Year of Award


Document Type


Degree Type

Master of Science (MS)

Degree Name

Chemistry (Analytical/Environmental Option)

Department or School/College

Department of Chemistry

Committee Co-chair

Michael DeGrandpre, Johnnie Moore

Commitee Members

Edward Rosenberg, Heiko Langner


Clark Fork River, downstream effects, large-scale dam removal, metals enrichment, Milltown Dam removal, reservoir sediment, tracking


University of Montana


The removal of Milltown Dam at the confluence of the Clark Fork and Blackfoot rivers, near Missoula, Montana, caused an elevation in heavy metals concentration in downstream sediment. The primary source of contamination came from base metal extraction mining waste which had collected in reservoir sediments for more than a century. Health and environmental concerns associated with high concentrations of arsenic and copper in the sediment and nearby groundwater prompted the removal of the dam and its toxic sediments. Milltown Dam was breached on March 28, 2008. Fine-grain (<63 µm) bed sediment was collected between May 3 and August 21, 2008, over a 254-km stretch in the Clark Fork River downstream of the dam and analyzed for concentrations of heavy metals (As, Cd, Cr, Cu, Pb, Zn and Hg). The highest metals concentration occurred in early May, before the peak in stream discharge began transporting massive amounts of sediment. Metals concentration peaked at 290 ppm As, 8 ppm Cd, 2200 ppm Cu, 180 ppm Pb, 2400 ppm Zn, and 2 ppm Hg. Dam removal did not affect Cr, but the other metals were enriched well above background conditions: As was 42x higher and Cu was 103x higher in the lower CFR than its tributaries. Elevated metals concentration extended over the entire study area, decreasing exponentially with distance downstream and returning to near pre-breach conditions by the end of the study period. Supplemental data from the USGS for suspended-sediment was combined with bed sediment results to track the source, sequence and transport mechanisms of sediment release. Contaminants in the sediment acted as tracers, showing that heavily contaminated, fine-grain sediment was translated downstream immediately after dam removal, then nearly two months later the bulk of the sediment was rapidly dispersed during maximum stream discharge and diluted by uncontaminated bank sediment.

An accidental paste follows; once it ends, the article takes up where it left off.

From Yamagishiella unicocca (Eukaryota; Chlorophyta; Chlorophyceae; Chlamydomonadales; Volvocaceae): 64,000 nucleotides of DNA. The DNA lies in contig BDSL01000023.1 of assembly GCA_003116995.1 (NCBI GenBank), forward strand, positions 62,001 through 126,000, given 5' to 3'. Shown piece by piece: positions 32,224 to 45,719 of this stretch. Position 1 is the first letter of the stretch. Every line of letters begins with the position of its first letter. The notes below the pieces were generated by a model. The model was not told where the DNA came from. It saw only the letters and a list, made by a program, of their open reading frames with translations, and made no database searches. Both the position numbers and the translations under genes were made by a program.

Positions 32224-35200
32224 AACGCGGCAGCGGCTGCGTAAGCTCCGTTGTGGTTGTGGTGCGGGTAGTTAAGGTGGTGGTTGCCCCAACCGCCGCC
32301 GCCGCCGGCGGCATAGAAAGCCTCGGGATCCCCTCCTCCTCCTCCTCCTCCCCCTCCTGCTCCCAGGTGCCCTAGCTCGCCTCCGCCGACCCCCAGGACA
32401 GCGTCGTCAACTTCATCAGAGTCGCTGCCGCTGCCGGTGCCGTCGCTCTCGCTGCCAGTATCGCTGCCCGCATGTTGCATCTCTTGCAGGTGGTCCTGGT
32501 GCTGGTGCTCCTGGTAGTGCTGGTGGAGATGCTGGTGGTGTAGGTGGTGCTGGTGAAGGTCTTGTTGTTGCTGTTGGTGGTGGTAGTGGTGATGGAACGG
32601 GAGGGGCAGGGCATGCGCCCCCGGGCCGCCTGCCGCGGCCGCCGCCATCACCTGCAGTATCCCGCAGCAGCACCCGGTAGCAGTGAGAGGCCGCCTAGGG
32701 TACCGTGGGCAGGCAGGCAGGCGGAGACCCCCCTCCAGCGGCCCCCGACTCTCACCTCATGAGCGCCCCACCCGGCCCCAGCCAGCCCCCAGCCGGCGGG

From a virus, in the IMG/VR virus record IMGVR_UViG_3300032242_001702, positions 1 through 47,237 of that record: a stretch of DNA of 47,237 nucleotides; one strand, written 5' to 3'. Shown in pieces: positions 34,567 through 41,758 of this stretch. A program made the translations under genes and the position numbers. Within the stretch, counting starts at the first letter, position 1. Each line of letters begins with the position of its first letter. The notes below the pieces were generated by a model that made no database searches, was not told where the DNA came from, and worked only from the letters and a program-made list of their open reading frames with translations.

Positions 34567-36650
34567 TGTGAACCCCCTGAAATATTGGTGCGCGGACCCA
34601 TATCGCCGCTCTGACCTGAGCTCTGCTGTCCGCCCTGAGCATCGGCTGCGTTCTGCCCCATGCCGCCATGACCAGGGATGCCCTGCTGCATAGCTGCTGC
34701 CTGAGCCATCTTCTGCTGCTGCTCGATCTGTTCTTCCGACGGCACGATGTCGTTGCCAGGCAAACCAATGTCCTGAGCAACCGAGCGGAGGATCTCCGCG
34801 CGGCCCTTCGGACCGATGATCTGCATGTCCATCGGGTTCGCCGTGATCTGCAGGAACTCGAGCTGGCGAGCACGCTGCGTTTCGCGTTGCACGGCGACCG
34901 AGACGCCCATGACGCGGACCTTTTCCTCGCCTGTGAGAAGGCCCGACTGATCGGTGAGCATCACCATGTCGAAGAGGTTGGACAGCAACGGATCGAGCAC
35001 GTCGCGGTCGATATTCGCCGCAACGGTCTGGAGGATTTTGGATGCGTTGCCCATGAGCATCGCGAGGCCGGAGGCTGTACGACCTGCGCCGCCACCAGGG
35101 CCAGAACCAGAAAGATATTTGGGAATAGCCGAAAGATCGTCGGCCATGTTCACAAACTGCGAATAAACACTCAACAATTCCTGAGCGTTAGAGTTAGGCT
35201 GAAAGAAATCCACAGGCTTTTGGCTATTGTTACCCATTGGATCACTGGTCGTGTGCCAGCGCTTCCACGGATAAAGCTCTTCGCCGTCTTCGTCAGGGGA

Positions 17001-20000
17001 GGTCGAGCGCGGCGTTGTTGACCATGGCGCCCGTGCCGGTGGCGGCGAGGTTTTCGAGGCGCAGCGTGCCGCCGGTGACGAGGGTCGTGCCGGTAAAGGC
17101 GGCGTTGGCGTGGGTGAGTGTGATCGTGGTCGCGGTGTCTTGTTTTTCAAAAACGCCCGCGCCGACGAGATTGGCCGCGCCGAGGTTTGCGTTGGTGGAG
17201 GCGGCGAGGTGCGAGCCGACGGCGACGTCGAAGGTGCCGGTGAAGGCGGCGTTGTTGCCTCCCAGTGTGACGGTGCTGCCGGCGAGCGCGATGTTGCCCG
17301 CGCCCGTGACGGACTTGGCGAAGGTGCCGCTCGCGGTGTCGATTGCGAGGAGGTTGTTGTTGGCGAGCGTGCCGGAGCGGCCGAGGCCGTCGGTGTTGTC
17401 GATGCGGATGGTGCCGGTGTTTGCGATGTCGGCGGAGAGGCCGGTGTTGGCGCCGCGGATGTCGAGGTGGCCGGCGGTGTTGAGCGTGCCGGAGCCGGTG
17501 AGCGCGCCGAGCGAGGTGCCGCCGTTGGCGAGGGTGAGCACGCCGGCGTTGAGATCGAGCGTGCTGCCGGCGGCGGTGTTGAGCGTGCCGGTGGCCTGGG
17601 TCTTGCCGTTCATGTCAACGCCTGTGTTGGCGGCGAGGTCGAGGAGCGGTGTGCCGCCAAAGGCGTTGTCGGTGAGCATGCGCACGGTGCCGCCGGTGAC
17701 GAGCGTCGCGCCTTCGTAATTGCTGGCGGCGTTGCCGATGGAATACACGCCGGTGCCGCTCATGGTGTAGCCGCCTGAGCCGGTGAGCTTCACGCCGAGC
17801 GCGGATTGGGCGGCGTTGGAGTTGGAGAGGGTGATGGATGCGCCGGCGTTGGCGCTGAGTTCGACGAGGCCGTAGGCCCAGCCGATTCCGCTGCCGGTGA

© Copyright 2012 Katrina Louise Garcia